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Find out about the health harms that smoking has on your brain.

Did you know that smoking increases your risk of developing dementia by up to 50%?  

While lung cancer, heart failure, chronic obstructive pulmonary disease (COPD) and other well-known diseases are more commonly known to be caused by tobacco, many people are unaware of the link between smoking and dementia.  

According to Alzheimer’s Research UK, dementia is the most feared health condition for people over the age of 55 – more than any other life-threatening disease including cancer and diabetes. 

Yet YouGov data commissioned by Action on Smoking and Health (ASH) revealed only 17% of Londoners who smoke know that smoking increases the risk of dementia, compared to 77% who know that smoking causes lung diseases or cancers. 

Read on to find out more on the health harms that smoking has on your brain, the increased risk of developing dementia if you smoke and how you can access free support to quit smoking. 

Many people are not aware that smoking affects brain health. Smoking is one of the major risk factors for developing cognitive impairment and dementia.

Smoking increases your risk of developing dementia by up to 50%.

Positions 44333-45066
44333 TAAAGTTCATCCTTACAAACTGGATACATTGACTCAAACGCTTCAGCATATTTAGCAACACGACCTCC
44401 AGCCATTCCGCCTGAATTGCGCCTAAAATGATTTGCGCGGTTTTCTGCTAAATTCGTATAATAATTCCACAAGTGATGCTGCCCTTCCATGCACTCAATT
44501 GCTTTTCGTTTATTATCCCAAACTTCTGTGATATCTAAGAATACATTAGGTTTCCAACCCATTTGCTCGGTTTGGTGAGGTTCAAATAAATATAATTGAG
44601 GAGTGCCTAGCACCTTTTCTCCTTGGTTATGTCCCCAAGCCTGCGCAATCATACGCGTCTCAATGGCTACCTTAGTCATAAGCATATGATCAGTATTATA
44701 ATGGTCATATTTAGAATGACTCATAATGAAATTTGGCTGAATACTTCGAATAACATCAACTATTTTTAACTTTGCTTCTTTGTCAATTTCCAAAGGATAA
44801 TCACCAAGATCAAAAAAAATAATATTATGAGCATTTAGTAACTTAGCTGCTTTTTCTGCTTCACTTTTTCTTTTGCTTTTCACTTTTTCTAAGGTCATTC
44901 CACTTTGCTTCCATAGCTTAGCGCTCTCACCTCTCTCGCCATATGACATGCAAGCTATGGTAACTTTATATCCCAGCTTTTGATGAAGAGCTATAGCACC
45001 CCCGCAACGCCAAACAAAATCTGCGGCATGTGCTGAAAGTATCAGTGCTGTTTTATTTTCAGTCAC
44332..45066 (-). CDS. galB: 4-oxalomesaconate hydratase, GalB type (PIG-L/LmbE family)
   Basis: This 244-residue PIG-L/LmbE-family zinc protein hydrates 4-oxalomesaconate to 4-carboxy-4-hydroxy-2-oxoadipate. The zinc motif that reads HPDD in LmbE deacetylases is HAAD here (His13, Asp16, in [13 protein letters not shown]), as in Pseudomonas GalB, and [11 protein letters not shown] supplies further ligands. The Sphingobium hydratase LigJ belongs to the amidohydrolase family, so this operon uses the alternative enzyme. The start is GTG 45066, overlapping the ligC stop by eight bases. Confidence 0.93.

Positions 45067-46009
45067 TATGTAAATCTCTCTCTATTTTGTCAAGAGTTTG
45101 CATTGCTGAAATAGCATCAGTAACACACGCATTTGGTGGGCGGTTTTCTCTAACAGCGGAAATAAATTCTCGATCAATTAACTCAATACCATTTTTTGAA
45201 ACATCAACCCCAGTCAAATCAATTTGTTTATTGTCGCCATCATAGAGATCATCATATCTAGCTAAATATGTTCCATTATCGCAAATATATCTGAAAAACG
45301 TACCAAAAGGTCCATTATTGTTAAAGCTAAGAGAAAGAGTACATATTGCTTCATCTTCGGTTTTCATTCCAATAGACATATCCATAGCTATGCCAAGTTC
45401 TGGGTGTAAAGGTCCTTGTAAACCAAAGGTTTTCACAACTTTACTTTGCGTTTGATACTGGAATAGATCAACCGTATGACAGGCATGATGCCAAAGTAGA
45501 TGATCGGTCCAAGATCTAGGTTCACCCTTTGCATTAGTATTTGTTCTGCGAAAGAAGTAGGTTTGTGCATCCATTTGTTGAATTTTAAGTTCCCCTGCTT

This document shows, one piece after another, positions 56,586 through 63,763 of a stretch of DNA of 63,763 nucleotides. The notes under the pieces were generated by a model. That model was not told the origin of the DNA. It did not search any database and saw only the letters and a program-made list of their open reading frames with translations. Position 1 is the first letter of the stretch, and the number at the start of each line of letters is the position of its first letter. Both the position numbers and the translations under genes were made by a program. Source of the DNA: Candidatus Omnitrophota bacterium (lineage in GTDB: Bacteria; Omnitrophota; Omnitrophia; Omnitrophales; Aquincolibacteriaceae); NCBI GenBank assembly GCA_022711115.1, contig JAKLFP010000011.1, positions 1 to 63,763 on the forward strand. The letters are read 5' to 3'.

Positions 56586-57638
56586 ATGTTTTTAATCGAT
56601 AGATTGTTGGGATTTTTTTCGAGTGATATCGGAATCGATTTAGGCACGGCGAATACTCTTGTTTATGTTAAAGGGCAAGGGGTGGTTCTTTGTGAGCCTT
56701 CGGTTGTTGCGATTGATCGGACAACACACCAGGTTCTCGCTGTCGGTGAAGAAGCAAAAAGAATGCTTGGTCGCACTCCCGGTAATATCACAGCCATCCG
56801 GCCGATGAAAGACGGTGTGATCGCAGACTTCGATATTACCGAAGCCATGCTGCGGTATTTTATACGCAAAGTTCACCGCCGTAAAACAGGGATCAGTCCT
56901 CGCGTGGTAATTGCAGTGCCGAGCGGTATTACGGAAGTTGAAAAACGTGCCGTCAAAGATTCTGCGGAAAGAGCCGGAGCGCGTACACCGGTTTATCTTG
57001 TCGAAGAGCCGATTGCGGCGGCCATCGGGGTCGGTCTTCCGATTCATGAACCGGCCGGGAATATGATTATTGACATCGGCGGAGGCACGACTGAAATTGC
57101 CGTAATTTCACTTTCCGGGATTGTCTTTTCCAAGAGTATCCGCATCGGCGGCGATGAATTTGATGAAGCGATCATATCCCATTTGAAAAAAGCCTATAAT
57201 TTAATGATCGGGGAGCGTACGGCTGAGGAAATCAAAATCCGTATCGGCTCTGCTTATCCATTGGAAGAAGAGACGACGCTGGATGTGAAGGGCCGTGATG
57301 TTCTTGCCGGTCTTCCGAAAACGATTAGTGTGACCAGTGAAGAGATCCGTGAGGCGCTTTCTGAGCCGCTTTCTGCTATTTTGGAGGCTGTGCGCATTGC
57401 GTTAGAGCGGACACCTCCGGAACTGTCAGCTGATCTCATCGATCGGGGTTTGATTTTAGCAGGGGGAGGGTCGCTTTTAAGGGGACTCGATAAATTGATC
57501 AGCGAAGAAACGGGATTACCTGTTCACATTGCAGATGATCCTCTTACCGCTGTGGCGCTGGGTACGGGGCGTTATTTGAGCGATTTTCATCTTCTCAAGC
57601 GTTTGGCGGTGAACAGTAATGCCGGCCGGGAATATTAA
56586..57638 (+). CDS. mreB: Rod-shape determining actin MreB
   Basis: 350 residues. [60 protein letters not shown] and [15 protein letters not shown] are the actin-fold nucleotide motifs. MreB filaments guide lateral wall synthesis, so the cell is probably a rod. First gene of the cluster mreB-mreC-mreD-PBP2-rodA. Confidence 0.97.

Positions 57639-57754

Smoking increases your chances of developing dementia  

Smoking significantly increases your risk of developing dementia, particularly Alzheimer’s disease and vascular dementia, as it harms the vascular system (heart and blood vessels) and the brain. 

A recent study published by Alzheimer’s Research UK found that current smokers were 30% likelier to develop dementia and 40% more susceptible to Alzheimer’s disease (most common form of dementia) compared to individuals who have never smoked 

Studies also suggest that quitting smoking reduces this risk substantially, and smoking has been identified as one of twelve risk factors that if eliminated entirely, could collectively prevent or delay up to 40% of dementia cases. 


How does smoking increase the risk of dementia?  

Smoking increases the risk of dementia in several ways. 

Tobacco has a negative effect on your vascular system. It increases plaque levels in your blood vessels – making it harder for blood to flow around your body. 

The chemicals found in cigarettes also cause blood to thicken. This can lead to blood clots forming within veins and arteries, which increases your risk of suffering from a stroke, coronary heart disease and other circulatory diseases. 

Smoking also increases your likelihood of developing atherosclerosis. This health condition affects the blood vessels around the heart and brain, starving the brain cells of oxygen, and nutrients, which can cause lasting damage to your brain health.  

Inhaling other harmful substances found in cigarettes can lead to cell stress and inflammation – this can cause brain cells to degenerate and die at a faster rate compared to the normal ageing process. 

You can reduce your risk of developing dementia by quitting smoking.

You are 3x more likely to successfully stop smoking when you combine Nicotine Replacement Therapy (NRT), or a vape with behavioural support (counselling and advice) offered by a stop smoking service.